He’s a prince consort, a popular song, a punchline, and a genius.
Thanks to Jenna for suggesting Albert as our Baby Name of the Day.
Albert was once the most ordinary of names for a son, akin to Josh or Matthew today. He appeared in the US Top 20 into the 1920s, and the Top 100 right through 1961. You may very well have an Uncle Albert. Even if you don’t, it still sounds right. In Mary Poppins, it was Uncle Albert who hosted a laughter-induced mid-air tea party. Paul McCartney scored a #1 hit with “Uncle Albert/Admiral Halsey” in 1971. McCartney did, indeed, have a real life Uncle Albert.
Albert has a long history of use. He traces his roots to two names: the German Adalbert, from adal – noble, and behrt – bright, as well as the Old English Aethelbert, composed of similar elements. Three saints answered to the name before the year 1000. Medieval Europe also gave us:
- A string of Austrian Dukes and one German King;
- Historian Albert of Aachen, who recorded the events of the First Crusade;
- At least two distinguished bishops;
- An assortment of Margraves and Princes, as well as a Swedish King.
While European families were big on Albert for centuries, he’s a rarity in English until the future Queen Victoria married Prince Albert of Saxe-Coburg and Gotha. It’s a fascinating tale – an 18 year old queen, cousins who ended up a love match, an unpopular foreign prince who won the respect of his adopted country, a long mourning following his death. That’s his coat of arms pictured above.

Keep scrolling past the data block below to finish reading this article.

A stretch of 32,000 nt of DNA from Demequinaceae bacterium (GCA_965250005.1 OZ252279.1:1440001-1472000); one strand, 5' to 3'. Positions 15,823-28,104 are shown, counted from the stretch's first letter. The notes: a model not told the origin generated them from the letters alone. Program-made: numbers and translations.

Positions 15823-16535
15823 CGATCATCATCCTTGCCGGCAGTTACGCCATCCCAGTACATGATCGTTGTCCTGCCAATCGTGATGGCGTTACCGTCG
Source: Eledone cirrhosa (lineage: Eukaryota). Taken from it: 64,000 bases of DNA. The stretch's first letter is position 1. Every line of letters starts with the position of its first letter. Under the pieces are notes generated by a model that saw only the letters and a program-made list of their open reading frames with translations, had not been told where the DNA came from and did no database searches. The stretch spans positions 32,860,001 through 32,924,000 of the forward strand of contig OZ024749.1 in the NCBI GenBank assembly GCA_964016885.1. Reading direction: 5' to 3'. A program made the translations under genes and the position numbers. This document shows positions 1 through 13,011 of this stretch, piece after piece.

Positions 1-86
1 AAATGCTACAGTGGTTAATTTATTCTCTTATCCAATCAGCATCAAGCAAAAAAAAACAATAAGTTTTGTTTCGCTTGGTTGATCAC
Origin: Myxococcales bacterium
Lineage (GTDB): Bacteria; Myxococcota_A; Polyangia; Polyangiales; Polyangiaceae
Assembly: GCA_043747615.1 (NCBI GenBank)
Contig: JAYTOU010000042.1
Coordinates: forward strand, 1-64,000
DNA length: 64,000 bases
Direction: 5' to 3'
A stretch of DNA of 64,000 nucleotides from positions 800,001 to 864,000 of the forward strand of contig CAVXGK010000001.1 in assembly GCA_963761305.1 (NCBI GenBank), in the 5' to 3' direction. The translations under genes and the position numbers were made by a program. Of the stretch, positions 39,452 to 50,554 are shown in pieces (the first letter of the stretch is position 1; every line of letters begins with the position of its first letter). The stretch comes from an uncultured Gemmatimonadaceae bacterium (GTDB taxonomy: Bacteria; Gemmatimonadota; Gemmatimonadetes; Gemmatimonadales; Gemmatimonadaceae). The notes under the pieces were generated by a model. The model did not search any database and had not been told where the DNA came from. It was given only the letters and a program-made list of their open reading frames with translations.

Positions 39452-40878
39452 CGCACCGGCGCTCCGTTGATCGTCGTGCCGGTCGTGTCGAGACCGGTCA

Two of Albert’s grandsons shared his name, as did many other notables:
- Albert Einstein escaped Nazi Germany and discovered the theory of relativity;
- French author and philosopher Albert Camus won the 1957 Nobel Prize for Literature;
- Legendary blues musicians Albert Collins and Albert King.
The last two take some of the British gentleman vibe away from Albert. So does current St. Louis Cardinals first baseman and three-time Major League Baseball MVP Albert Pujols.
A trio of World War I battles took place in Albert, a town in the Somme department of France, over the course of four years. You’ll also find Albert on the map in the US and elsewhere, including Belize.
Some of Albert’s quirkier uses include:
- Albert Heijn is a large, upscale grocery store in the Netherlands;
- The Florida Gators’ mascots are Albert and Alberta Gator;
- In the 1920s, you could drive an Albert, a short-lived British automobile company;
- Prince Albert was a popular type of tobacco, and the reason for the prank call “Do you have Prince Albert in a can? Then you better let him out!”
- Hey, hey, hey, don’t forget Bill Cosby’s 1970s cartoon series Fat Albert.
Nickname Bertie feels just right with the current British craze for short forms like Alfie. There’s also Albie, as in fictional bad guy Alby Grant from HBO’s Big Love. And don’t count out Al. With boys answering to Gus and Hank, Al might sound just right on a boy, too.
Can Albert make a comeback? At #404 in 2009, he’s clearly out of favor. But his credentials as a classic suggest he’ll hang on.